Difference between revisions of "2016 AMC 8 Problems/Problem 5"
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<math>\textbf{(A) }0\qquad\textbf{(B) }2\qquad\textbf{(C) }4\qquad\textbf{(D) }5\qquad \textbf{(E) }7</math> | <math>\textbf{(A) }0\qquad\textbf{(B) }2\qquad\textbf{(C) }4\qquad\textbf{(D) }5\qquad \textbf{(E) }7</math> | ||
− | ==Solution== | + | ==Solution 1== |
From the second bullet point, we know that the second digit must be <math>3</math>. Because there is a remainder of <math>1</math> when it is divided by <math>9</math>, the multiple of <math>9</math> must end in a <math>2</math>. We now look for this one: | From the second bullet point, we know that the second digit must be <math>3</math>. Because there is a remainder of <math>1</math> when it is divided by <math>9</math>, the multiple of <math>9</math> must end in a <math>2</math>. We now look for this one: | ||
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The number <math>72+1=73</math> satisfies both conditions. We subtract the biggest multiple of <math>11</math> less than <math>73</math> to get the remainder. Thus, <math>73-11(6)=73-66=\boxed{\textbf{(E) }7}</math>. | The number <math>72+1=73</math> satisfies both conditions. We subtract the biggest multiple of <math>11</math> less than <math>73</math> to get the remainder. Thus, <math>73-11(6)=73-66=\boxed{\textbf{(E) }7}</math>. | ||
+ | ==Solution 2== | ||
+ | |||
+ | We can use modular arithmetic to solve this. | ||
+ | Firstly, we can form the equations: | ||
+ | |||
+ | <math>1\equiv N \pmod{9}\\ | ||
+ | 3\equiv N \pmod{10}.</math> | ||
+ | |||
+ | Therefore, <math>N = 9x + 1</math> and <math>N = 10y + 3</math>. | ||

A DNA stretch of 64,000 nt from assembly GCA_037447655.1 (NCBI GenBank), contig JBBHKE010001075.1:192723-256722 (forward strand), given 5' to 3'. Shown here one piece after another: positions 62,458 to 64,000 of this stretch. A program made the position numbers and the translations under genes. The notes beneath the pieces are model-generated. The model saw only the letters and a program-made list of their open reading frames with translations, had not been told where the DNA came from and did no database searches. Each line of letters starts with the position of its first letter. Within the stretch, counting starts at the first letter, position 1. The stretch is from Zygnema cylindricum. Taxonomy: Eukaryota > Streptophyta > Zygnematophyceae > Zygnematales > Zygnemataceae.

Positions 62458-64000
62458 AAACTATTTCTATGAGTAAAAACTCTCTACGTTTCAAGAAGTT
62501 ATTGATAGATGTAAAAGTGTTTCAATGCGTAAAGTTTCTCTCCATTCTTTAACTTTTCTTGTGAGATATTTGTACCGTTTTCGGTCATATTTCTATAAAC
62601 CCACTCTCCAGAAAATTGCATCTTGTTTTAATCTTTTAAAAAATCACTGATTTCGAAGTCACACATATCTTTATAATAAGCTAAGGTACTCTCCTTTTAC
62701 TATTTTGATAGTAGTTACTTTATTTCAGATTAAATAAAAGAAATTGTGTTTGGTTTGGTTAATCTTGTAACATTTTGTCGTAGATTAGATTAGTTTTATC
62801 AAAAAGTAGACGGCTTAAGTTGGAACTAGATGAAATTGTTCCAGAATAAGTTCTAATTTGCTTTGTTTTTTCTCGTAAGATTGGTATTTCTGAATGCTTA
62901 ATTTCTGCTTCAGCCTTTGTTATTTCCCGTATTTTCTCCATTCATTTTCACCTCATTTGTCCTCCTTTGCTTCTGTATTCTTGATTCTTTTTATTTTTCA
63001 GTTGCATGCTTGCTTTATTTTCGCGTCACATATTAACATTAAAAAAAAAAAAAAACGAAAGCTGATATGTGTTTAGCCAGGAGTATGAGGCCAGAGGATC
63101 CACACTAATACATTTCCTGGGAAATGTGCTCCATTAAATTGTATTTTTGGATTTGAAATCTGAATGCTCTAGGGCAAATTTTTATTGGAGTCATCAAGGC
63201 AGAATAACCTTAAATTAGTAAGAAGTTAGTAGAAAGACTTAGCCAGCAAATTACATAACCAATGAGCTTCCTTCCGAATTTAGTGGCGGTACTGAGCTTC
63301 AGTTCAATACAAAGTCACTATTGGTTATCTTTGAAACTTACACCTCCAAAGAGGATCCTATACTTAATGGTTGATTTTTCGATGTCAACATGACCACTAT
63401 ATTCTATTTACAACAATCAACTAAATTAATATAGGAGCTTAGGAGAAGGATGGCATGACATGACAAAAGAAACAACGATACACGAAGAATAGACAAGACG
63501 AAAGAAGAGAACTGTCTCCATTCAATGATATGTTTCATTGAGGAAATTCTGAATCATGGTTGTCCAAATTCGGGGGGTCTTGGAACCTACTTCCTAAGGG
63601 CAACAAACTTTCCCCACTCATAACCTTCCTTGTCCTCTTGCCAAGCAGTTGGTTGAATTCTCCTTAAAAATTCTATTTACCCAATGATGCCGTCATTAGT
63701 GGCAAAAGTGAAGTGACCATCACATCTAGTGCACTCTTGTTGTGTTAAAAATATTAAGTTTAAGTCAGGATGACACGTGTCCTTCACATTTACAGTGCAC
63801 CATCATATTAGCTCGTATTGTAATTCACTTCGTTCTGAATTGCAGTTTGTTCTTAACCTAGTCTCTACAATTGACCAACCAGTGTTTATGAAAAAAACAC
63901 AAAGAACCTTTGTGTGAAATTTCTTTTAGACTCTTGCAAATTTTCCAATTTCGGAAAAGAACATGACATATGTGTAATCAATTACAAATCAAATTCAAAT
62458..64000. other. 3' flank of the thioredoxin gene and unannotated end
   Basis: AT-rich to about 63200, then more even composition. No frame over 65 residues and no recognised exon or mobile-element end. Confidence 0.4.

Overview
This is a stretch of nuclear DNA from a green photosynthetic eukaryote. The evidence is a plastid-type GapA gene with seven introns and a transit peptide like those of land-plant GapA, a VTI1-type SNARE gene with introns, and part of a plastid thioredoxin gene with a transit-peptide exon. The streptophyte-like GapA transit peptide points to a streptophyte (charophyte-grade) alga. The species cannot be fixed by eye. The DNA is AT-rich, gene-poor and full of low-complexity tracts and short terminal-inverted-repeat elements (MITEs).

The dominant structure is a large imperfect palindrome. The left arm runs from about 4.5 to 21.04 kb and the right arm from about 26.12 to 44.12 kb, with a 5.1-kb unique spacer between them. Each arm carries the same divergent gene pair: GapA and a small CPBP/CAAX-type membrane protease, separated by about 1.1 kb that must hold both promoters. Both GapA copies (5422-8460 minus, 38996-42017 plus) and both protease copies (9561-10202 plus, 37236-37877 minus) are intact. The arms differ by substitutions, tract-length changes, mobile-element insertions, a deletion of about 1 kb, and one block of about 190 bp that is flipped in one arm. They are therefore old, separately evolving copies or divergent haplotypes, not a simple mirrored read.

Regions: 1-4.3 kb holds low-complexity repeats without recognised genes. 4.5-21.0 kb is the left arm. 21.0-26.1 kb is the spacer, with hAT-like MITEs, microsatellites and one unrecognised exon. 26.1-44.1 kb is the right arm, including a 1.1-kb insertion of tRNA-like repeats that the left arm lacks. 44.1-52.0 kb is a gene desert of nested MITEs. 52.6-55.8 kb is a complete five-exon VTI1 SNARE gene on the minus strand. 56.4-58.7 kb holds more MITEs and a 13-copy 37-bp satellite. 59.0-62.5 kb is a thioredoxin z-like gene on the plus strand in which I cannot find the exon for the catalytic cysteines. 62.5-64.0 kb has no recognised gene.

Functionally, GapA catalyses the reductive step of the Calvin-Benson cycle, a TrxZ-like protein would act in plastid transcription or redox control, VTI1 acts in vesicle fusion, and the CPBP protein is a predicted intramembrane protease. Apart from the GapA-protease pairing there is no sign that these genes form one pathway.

+ | Since the divisibility rule for <math>10</math> is that the last digit has to be <math>0</math>, we can say that a number that has a remainder of <math>3</math> when divided by <math>10</math> ends in <math>3</math>. | ||
+ | |||
+ | As the number is <math>1</math> more than a multiple of <math>9</math>, the multiple of <math>9</math> ends in <math>2</math>. The numbers that are greater than <math>9</math> and end in <math>2</math> are: | ||
+ | <math>12, 22, 32, 42, 52, 62, 72, 82, 92</math> and so on. We can see that <math>72</math> is the smallest positive multiple of <math>9</math> that ends in a <math>2</math>, so <math>N</math> must equal <math>72 + 1 = 73</math>. | ||
+ | |||
+ | Now, we need to find the remainder when <math>73</math> is divided by <math>11</math>. The largest multiple of <math>11</math> that is less than <math>73</math> is <math>66</math>, so <math>73 - 66 = 7</math> is the remainder when <math>N</math> is divided by <math>11</math>. | ||
+ | |||
+ | Our answer is <math>\boxed{\textbf{(E) }7}</math>. | ||
{{AMC8 box|year=2016|num-b=4|num-a=6}} | {{AMC8 box|year=2016|num-b=4|num-a=6}} | ||
{{MAA Notice}} | {{MAA Notice}} |
Revision as of 13:37, 21 December 2016
The number is a two-digit number.
• When is divided by , the remainder is .
• When is divided by , the remainder is .
What is the remainder when is divided by ?
Solution 1
From the second bullet point, we know that the second digit must be . Because there is a remainder of when it is divided by , the multiple of must end in a . We now look for this one:
The number satisfies both conditions. We subtract the biggest multiple of less than to get the remainder. Thus, .
Solution 2
We can use modular arithmetic to solve this. Firstly, we can form the equations:
Therefore, and . Since the divisibility rule for is that the last digit has to be , we can say that a number that has a remainder of when divided by ends in .
As the number is more than a multiple of , the multiple of ends in . The numbers that are greater than and end in are: and so on. We can see that is the smallest positive multiple of that ends in a , so must equal .
Now, we need to find the remainder when is divided by . The largest multiple of that is less than is , so is the remainder when is divided by .
Our answer is .
2016 AMC 8 (Problems • Answer Key • Resources) | ||
Preceded by Problem 4 |
Followed by Problem 6 | |
1 • 2 • 3 • 4 • 5 • 6 • 7 • 8 • 9 • 10 • 11 • 12 • 13 • 14 • 15 • 16 • 17 • 18 • 19 • 20 • 21 • 22 • 23 • 24 • 25 | ||
All AJHSME/AMC 8 Problems and Solutions |
The problems on this page are copyrighted by the Mathematical Association of America's American Mathematics Competitions.